- May 28, 2015
- Posted by: Joel Firestone (G-Net Consulting)
- Category: News
Well, perhaps not…however that’s probably how a loan officer feels when he is sitting in his office with a client, pulls their credit and it is missing one or more scores because that particular bureau is coming back with a deceased status. So he calmly smiles, looks at the client thinking to himself – but you are sitting right here in front of me! He then says “we have a small problem here.”
So how does this happen? Usually it’s because of just one creditor who has inadvertently reported the account with a deceased flag which generates an ECOA (Equal Credit Opportunity Act) code of “X”. These determine what relationship the borrower has to that account. For example: B = Borrower, A= Authorized User, J= Joint, S= Signer, X= Deceased. In this case, the first thing to do is look at the credit report for a trade line that has an “X” as the ECOA code. Once you’ve found that you’ve found the problem. It can also occasionally show up as a “U” (undesignated), but normally it shows up as an “X”.
The easiest way to resolve this is for the borrower to contact the creditor and have them either report the account correctly or delete the account completely.
Another reason this may happen is because the borrower had a spouse or other relative that is deceased and they were on the account together in some way. If the latter is the issue, there are a couple of things to keep in mind when a family member passes that could prevent this from happening in the first place.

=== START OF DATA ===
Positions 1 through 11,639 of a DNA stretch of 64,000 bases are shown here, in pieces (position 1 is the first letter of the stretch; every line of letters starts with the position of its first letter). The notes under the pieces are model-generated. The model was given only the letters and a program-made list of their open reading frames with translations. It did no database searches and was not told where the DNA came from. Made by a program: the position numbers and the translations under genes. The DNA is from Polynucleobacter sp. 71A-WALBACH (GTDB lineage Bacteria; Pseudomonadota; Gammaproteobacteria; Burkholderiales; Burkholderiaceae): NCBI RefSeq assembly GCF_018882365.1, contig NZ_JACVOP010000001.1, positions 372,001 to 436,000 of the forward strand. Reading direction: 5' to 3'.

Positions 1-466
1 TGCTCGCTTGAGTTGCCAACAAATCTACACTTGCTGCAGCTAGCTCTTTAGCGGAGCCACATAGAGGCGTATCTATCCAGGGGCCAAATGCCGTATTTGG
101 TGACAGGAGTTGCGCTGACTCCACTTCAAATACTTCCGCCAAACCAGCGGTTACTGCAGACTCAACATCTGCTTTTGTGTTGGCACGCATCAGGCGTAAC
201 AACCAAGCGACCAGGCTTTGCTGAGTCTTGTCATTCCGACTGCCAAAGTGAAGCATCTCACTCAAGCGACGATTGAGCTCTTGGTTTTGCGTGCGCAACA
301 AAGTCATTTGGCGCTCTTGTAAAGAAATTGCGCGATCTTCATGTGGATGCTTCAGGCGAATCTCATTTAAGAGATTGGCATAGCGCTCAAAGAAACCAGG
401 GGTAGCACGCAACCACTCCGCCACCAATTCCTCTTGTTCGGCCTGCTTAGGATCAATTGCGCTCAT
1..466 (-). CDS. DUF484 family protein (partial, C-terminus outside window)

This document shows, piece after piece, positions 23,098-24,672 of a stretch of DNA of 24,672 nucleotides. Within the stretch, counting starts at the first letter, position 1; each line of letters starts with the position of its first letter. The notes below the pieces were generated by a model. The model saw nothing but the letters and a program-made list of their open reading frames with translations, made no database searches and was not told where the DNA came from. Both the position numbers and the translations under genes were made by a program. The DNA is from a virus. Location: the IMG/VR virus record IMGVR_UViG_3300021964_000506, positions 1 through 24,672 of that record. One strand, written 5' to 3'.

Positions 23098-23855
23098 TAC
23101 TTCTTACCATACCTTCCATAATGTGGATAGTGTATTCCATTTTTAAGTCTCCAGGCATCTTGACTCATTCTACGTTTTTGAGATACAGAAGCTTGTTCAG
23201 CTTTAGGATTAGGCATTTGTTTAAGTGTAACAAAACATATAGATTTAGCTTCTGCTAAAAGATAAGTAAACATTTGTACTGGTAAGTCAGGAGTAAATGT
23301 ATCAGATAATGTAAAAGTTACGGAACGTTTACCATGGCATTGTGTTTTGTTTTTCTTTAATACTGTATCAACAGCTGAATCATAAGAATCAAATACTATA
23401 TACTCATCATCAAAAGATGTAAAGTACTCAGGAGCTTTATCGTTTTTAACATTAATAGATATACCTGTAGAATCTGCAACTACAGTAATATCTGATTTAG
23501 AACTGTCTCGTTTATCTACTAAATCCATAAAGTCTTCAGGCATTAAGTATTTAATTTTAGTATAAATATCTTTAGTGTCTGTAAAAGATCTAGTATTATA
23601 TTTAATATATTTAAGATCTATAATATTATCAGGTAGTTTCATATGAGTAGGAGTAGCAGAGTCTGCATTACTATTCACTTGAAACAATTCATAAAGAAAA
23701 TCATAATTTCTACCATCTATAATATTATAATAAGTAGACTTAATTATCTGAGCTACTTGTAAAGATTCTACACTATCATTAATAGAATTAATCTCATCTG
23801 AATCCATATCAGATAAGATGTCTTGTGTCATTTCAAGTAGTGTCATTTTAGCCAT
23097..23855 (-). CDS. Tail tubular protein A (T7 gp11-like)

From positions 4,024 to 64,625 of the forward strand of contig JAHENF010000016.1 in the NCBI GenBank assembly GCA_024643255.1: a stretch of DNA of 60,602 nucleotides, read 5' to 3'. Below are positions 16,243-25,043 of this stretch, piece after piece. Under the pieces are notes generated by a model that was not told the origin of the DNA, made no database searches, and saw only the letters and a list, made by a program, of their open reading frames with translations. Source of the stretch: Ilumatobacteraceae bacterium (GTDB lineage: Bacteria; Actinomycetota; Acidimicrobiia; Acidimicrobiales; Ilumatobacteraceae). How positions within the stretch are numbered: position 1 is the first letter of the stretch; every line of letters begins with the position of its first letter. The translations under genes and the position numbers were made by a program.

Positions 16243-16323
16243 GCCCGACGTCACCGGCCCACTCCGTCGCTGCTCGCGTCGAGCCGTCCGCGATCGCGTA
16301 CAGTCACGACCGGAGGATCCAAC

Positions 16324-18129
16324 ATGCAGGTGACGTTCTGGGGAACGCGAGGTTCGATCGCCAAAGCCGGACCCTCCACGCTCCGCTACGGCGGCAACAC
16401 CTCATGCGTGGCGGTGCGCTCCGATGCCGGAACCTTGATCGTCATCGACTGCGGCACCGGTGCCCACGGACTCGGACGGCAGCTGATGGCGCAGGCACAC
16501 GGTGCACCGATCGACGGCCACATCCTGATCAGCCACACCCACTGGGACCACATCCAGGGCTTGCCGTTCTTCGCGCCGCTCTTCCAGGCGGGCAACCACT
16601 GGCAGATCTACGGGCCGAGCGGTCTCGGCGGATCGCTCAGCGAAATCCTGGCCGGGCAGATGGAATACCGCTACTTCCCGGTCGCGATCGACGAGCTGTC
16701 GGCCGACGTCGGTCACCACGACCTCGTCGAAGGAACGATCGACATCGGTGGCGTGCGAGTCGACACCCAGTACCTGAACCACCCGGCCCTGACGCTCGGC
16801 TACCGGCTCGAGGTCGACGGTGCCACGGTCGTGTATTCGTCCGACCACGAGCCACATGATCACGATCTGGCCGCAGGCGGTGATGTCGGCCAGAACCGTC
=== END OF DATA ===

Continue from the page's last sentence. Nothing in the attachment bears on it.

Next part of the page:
It’s important to know that when a relative passes on, unless a person is joint with them on an account, none of the remaining relatives can inherit the debt. This is true of an authorized user as well. They are not responsible for the debt. If a person is joint on the account however they will be held liable.
When a family member dies, it is up to either the surviving family member(s) or the executor of the estate to notify the deceased’s creditors of their death. If you as a family member choose to take this on, you need to contact each creditor individually and inform them of the account holder’s death. You will need to send a copy of the death certificate along with a note that contains the deceased’s name and credit card number. A copy of this should be kept for your records so that you have proof that it was sent.
Depending on your relationship to the borrower, the credit card company may ask if you would like to assume the debt. You may or may not want to do this depending on the history of the debt and what the balance is. The creditor wants to get paid though and may try to talk you into this. If you are not already joint on the account and do not want to accept the responsibility you do not have to.
Any debt the deceased has upon passing will be paid out of the estate. If there are no relatives on these accounts, they cannot be held liable. If there is not enough money in the estate, the creditor is still not able to come after family members for payment. At that point they would have to just write the debt off.
Dealing with the passing of a loved one is never easy. But as far as their debt goes there are things you can do to proactively to prevent any of that debt from haunting you in the future.